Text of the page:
Not just a space where you can practice, but space in your life for practice. Creating space for your practice is perhaps the most important thing you can do if you want to make progress with your music.
“I just can’t practice right now.” Maybe you have said that from time to time; I know I have. There are days that are too hectic and times when I have so many other important things to attend to that I just don’t have the mental energy to practice, even if I could find the time.
This goes beyond setting priorities. We know that practice is important. But so are a lot of other things. And if there were more hours in a day, I would still manage to fill them all. You must create space, in your house, in your time and in your mind, for your practice.
You need to start with the physical space. Your practice space needs to be distraction-free, convenient and personal. Ideally, it needs to be out of the traffic pattern of the rest of the household, with a door you can close. If that’s not possible, it needs to be away from distractions like the television and the family room. Turn your harp so your back is to the door, so you have fewer distractions.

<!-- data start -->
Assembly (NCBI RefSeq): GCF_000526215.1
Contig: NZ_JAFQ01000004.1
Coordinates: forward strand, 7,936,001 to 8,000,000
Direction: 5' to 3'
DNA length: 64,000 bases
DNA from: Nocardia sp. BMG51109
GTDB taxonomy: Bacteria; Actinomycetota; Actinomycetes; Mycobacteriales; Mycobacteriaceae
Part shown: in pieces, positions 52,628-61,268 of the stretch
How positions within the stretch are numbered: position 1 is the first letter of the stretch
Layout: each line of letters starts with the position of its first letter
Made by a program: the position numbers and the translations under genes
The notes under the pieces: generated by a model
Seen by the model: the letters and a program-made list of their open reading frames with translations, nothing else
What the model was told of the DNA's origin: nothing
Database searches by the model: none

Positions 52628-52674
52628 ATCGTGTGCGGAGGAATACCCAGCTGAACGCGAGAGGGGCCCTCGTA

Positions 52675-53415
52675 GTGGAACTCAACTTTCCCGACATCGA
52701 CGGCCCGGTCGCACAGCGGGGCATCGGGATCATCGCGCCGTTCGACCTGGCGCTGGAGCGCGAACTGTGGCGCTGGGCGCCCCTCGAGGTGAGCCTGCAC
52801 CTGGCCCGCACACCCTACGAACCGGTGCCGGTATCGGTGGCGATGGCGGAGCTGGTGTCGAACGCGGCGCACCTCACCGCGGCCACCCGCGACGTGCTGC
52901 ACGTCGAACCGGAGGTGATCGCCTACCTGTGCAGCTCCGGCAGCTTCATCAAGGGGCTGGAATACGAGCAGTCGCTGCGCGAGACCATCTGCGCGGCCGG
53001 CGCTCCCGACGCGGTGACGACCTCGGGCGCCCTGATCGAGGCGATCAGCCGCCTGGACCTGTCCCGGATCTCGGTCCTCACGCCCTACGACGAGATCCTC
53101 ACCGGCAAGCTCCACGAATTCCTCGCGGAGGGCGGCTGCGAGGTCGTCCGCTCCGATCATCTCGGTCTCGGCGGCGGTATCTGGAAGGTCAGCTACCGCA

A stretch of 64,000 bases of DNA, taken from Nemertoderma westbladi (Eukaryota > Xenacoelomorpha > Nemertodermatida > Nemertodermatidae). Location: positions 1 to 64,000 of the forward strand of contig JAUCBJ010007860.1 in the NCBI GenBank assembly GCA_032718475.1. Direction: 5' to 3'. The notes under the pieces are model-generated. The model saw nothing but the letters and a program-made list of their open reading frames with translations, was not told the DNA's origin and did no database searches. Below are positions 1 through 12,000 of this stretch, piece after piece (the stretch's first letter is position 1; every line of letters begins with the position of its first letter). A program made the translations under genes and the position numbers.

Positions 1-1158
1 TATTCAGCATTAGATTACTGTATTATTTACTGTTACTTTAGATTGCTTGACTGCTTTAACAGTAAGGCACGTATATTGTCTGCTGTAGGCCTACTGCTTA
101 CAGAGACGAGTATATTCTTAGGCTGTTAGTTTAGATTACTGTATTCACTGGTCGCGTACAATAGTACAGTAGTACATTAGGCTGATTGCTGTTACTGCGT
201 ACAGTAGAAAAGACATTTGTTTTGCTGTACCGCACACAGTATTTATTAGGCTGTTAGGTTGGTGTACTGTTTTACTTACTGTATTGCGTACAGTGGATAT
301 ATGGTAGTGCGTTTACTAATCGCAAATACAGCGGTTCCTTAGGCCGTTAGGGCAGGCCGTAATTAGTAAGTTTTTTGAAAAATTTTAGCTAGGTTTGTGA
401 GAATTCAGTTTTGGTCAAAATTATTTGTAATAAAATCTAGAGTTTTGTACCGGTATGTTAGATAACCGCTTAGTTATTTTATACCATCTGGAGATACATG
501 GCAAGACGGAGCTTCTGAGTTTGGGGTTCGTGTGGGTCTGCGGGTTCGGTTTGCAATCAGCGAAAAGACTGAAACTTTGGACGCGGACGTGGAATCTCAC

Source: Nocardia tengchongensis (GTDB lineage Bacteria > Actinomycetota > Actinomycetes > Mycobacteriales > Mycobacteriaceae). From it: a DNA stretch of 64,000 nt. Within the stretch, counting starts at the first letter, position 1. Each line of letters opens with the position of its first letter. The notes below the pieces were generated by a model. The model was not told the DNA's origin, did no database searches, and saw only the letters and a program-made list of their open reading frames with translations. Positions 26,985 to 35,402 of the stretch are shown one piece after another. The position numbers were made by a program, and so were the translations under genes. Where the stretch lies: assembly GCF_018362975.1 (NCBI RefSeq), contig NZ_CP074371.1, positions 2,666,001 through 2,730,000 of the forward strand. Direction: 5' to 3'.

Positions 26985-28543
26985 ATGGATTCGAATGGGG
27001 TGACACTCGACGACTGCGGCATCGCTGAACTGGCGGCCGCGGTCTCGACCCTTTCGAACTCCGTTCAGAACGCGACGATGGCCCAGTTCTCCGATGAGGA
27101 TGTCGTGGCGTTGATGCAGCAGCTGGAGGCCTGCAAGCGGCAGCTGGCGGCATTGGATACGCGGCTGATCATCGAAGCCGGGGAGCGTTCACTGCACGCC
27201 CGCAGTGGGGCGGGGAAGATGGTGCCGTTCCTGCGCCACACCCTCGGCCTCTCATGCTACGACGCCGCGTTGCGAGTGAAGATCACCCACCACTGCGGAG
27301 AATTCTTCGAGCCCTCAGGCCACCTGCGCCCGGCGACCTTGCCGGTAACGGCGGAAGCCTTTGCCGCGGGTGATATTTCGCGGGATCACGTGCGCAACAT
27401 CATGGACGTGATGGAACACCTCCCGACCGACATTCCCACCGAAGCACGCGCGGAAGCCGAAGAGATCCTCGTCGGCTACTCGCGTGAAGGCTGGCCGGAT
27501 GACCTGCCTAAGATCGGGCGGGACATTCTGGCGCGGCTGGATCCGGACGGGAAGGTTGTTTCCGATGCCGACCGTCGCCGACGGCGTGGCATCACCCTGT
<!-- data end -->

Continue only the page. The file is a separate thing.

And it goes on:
Make your practice space convenient. You should have all your tools – tuner, tuning key, metronome, pencils – within reach. Make it personal. Perhaps you would like space for a glass of water or a cup of tea. Perhaps a favorite photo or a pretty plant near your harp would help personalize your practice space.
Now create the time. What is your ideal practice time? An hour? More or less than that? Each evening, block out your practice time for the next day. But here’s the twist: whatever your ideal time is, plan to practice only 75% of that time. Why? Because life happens. How many times have you looked at the clock and congratulated yourself on having an hour to practice and then something comes up: your husband calls, your child can’t find her socks, the light bulb burns out, anything. Give yourself some grace, and don’t expect to get your full practice session done. If you aren’t interrupted, you can consider it a bonus.
Lastly, you must create mental space. If your practice room and your time are under control, you have the battle half won. But you must develop the habit of turning off the voice in your head that reminds you of everything else you need to do, so that you can concentrate on your practice. I have a pad of sticky notes next to my music stand, so that if I think of something I need to remember to do later, I can write it down immediately and get back to work. Another trick is to start each practice session with something to help you focus, perhaps an etude, or exercises or a favorite piece. Spending those first few minutes reconnecting to the harp feels good and helps you start your work.
And finish your practice by playing something you love. You will look forward to tomorrow’s practice session even more!